VANCOUVER, Canada — Stardancer stands out among cruise ships as the only luxury liner to carry passengers' cars and RVs.
If you've a yen to drive the back roads of Alaska in the summer months or explore Mexico's Baja Peninsula during winter, this ship is for you.
In June we left Los Angeles on a five-night coastal cruise that repositions Stardancer to the port of Vancouver for her summer itineraries. (We drove our car off the ship in Vancouver and began a spectacular 1,400-mile tour down the Washington, Oregon and California coasts.)
A sunrise entrance into San Francisco Bay rivals the world's most breathtaking landfalls: Venice's domes and towers, Miss Liberty holding her torch high in New York and Rio's sky-high Christus. At 6:15 a.m., with a cup of hot coffee in one hand, binoculars in the other and a camera slung over a shoulder, I stood in awe on the top deck.
The huge ship glided silently under the Golden Gate Bridge as the sun suddenly lit up the city's steep-hilled profile, a setting as theatrical as any Broadway extravaganza.
Insatiable seagoers, enthralled by one of the world's greatest natural harbors, spent part of the day on excursion boats getting a narrated close-up of Fisherman's Wharf, Sausalito, Alcatraz, Angel's Island, Berkeley and Oakland.
You'll want to take your own map for the memorable eight-hour inland passage to the port of Seattle. On a course north into Canadian waters the ship rounds Cape Flattery, turns southeast through the Strait of Juan de Fuca--with Washington's snow-capped Olympic mountains to starboard and British Columbia's Vancouver Island to port--then below the San Juan Islands chain through Admiralty Inlet into Puget Sound and Seattle.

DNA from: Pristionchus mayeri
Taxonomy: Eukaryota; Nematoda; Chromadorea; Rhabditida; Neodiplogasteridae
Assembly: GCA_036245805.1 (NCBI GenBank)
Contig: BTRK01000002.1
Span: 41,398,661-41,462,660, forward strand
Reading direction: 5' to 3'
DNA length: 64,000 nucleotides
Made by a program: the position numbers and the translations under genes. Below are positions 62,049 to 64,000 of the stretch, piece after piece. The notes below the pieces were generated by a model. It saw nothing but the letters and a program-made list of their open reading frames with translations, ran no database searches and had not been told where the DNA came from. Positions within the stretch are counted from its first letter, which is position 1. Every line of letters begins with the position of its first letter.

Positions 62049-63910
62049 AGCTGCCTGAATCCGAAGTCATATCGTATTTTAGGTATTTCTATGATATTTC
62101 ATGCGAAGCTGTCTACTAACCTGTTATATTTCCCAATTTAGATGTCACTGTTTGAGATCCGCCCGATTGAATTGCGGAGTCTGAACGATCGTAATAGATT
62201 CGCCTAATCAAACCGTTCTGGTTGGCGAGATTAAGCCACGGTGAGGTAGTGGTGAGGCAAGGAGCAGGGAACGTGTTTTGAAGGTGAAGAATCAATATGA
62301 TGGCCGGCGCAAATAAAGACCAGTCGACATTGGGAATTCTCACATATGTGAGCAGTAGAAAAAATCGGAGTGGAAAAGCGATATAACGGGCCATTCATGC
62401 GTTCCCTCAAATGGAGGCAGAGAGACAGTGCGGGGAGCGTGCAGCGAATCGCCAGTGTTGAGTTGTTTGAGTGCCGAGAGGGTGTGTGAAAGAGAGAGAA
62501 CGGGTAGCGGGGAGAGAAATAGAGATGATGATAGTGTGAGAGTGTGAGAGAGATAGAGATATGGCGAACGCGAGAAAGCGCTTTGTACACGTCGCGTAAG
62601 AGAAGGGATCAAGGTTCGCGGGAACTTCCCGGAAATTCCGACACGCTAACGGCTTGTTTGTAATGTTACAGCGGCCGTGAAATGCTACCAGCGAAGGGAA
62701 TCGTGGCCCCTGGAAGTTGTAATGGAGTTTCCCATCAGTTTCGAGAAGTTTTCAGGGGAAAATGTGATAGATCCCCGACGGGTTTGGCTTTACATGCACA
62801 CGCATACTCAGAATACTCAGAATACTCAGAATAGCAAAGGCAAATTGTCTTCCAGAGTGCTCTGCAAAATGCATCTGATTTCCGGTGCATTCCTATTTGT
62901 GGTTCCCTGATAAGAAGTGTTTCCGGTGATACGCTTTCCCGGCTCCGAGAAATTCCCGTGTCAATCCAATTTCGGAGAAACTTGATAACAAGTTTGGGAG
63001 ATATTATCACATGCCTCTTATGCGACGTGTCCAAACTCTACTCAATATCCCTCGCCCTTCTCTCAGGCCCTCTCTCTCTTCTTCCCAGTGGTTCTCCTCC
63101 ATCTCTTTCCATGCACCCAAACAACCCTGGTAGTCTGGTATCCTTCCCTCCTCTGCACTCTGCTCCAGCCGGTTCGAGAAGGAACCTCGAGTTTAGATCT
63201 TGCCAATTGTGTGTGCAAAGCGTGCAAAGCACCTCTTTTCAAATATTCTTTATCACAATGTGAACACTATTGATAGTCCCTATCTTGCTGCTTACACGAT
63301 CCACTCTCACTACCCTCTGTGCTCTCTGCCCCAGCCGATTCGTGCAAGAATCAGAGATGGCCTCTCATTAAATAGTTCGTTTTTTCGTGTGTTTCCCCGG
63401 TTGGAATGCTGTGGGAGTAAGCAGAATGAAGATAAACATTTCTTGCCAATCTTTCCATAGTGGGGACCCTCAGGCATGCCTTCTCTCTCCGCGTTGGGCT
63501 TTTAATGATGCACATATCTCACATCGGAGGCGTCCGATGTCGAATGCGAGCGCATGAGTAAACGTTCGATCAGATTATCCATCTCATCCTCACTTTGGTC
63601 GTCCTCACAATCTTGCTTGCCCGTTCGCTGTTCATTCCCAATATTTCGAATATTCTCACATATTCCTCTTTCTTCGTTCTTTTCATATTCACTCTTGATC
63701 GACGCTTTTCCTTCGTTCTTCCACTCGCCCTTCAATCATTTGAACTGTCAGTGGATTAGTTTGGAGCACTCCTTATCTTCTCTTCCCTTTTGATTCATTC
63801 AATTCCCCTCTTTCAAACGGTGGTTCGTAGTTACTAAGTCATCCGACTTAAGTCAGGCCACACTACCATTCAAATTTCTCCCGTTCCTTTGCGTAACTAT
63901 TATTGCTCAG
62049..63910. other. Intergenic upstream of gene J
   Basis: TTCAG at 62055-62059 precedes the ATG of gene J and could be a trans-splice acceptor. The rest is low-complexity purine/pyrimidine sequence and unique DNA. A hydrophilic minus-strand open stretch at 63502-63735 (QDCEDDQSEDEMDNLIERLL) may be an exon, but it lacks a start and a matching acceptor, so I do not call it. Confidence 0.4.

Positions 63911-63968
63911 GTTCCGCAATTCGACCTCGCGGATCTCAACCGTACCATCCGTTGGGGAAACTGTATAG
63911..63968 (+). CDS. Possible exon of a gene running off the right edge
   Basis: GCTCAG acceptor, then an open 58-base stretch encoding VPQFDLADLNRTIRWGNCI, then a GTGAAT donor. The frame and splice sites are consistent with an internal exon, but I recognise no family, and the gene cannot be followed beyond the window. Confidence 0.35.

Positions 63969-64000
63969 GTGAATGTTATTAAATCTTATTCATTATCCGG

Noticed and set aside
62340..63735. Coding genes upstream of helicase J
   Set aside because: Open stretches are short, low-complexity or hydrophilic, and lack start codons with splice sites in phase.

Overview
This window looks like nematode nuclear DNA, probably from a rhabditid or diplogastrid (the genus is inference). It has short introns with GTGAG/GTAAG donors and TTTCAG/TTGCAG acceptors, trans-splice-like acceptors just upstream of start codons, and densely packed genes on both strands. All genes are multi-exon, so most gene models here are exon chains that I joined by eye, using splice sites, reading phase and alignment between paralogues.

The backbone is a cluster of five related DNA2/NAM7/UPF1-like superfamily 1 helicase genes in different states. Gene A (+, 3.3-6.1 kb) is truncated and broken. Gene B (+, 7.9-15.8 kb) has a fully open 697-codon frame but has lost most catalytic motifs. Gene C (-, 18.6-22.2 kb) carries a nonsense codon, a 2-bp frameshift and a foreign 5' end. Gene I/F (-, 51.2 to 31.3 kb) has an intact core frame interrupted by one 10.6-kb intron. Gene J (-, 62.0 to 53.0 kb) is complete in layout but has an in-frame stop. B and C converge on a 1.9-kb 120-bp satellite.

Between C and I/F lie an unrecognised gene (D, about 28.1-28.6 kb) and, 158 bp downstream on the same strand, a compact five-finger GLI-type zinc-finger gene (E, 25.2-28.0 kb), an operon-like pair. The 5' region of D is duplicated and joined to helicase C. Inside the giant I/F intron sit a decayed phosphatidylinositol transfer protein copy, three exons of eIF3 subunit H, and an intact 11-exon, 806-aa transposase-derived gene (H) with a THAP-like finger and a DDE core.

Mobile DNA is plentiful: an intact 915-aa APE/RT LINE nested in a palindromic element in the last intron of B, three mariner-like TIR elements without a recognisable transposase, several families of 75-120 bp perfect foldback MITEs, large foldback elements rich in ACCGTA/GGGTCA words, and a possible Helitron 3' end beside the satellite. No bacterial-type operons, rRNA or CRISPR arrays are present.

On a clear morning this green-forested landscape looks as virginal as when Sir Francis Drake sailed the Golden Hind into Puget Sound in 1578. Between the cobalt sea and the white peaks the whole scene has the sparkle and purity of newly discovered territory. And fresh, sweetly astringent air to match.
Join In, or Sit Out
Days and nights can be as quiet or as active as you choose. The casino, dance bands, shows, poolside and deck games, tournaments and, of course, the endless supply of tempting meals can keep one busy till the wee hours.
But on a ship this large, it's not hard to find quiet and privacy inside or out to contemplate the sea, sky and slowly passing landscape.
Early-morning trucks crawl across the high span of Lion's Head Bridge as Stardancer coasts into Vancouver. The Canadian maple leaf now flies from the ship's foremast alongside the five-starred blue and white owner's flag and the square red and white harbor pilot's signal.
This is a working port--tankers and bulk carriers, ore boats loading, barges waiting at anchor and fleets of tugs. It's a colorful scene against Expo's domed stadium and space-age silhouette that dominates the waterfront.
It's also a fittingly muscular and contemporary port city for Alaska departures, held in check by the mountains, hundreds of evergreen islands and glistening inlets.
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Admiral Cruise Line offers two annual repositioning cruises. On Friday an eight-night southbound coastal cruise departs from Vancouver. Including one-way air fare from Los Angeles to Vancouver, the price is $760 per person, double occupancy.
A six-night northbound cruise is scheduled to leave next May 27, Los Angeles to Vancouver, with stops in San Francisco and Victoria. The fare is $545 per person, including one-way air from Vancouver to Los Angeles.
For more information and reservations for these cruises, contact your travel agent or Admiral Cruises, 1220 Biscayne Blvd., Miami, Fla. 33101; (305) 374-1611.